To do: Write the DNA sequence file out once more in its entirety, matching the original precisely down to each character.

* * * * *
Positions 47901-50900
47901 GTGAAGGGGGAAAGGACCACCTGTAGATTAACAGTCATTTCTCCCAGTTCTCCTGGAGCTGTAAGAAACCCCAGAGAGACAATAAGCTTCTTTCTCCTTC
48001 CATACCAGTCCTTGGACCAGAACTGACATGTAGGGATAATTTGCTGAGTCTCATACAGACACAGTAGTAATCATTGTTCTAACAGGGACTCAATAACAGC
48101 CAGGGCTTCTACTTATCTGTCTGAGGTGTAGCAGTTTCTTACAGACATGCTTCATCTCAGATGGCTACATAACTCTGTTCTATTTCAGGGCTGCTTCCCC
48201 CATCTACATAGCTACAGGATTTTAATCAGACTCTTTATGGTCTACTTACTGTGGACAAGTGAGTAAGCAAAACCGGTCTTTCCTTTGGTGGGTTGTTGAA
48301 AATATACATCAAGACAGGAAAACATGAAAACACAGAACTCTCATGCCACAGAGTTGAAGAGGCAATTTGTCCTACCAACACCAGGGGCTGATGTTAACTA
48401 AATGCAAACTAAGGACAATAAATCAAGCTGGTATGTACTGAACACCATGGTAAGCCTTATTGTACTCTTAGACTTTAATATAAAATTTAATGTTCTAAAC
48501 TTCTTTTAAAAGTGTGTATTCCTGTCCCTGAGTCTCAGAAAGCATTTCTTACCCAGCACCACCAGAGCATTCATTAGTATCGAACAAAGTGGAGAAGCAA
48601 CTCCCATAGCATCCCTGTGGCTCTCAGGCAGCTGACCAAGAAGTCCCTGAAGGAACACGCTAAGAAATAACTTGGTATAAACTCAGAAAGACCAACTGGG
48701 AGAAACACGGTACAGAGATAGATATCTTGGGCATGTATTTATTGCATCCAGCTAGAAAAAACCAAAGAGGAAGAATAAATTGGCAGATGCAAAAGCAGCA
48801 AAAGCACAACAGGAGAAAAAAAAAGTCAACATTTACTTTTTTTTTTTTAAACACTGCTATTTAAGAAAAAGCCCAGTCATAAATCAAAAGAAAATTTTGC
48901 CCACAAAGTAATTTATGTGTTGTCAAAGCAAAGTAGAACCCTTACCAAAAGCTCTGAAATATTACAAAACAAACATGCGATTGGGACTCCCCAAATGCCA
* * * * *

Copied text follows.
Positions 47901-50900
47901 GTGAAGGGGGAAAGGACCACCTGTAGATTAACAGTCATTTCTCCCAGTTCTCCTGGAGCTGTAAGAAACCCCAGAGAGACAATAAGCTTCTTTCTCCTTC
48001 CATACCAGTCCTTGGACCAGAACTGACATGTAGGGATAATTTGCTGAGTCTCATACAGACACAGTAGTAATCATTGTTCTAACAGGGACTCAATAACAGC
48101 CAGGGCTTCTACTTATCTGTCTGAGGTGTAGCAGTTTCTTACAGACATGCTTCATCTCAGATGGCTACATAACTCTGTTCTATTTCAGGGCTGCTTCCCC
48201 CATCTACATAGCTACAGGATTTTAATCAGACTCTTTATGGTCTACTTACTGTGGACAAGTGAGTAAGCAAAACCGGTCTTTCCTTTGGTGGGTTGTTGAA
48301 AATATACATCAAGACAGGAAAACATGAAAACACAGAACTCTCATGCCACAGAGTTGAAGAGGCAATTTGTCCTACCAACACCAGGGGCTGATGTTAACTA
48401 AATGCAAACTAAGGACAATAAATCAAGCTGGTATGTACTGAACACCATGGTAAGCCTTATTGTACTCTTAGACTTTAATATAAAATTTAATGTTCTAAAC
48501 TTCTTTTAAAAGTGTGTATTCCTGTCCCTGAGTCTCAGAAAGCATTTCTTACCCAGCACCACCAGAGCATTCATTAGTATCGAACAAAGTGGAGAAGCAA
48601 CTCCCATAGCATCCCTGTGGCTCTCAGGCAGCTGACCAAGAAGTCCCTGAAGGAACACGCTAAGAAATAACTTGGTATAAACTCAGAAAGACCAACTGGG
48701 AGAAACACGGTACAGAGATAGATATCTTGGGCATGTATTTATTGCATCCAGCTAGAAAAAACCAAAGAGGAAGAATAAATTGGCAGATGCAAAAGCAGCA
48801 AAAGCACAACAGGAGAAAAAAAAAGTCAACATTTACTTTTTTTTTTTTAAACACTGCTATTTAAGAAAAAGCCCAGTCATAAATCAAAAGAAAATTTTGC
48901 CCACAAAGTAATTTATGTGTTGTCAAAGCAAAGTAGAACCCTTACCAAAAGCTCTGAAATATTACAAAACAAACATGCGATTGGGACTCCCCAAATGCCA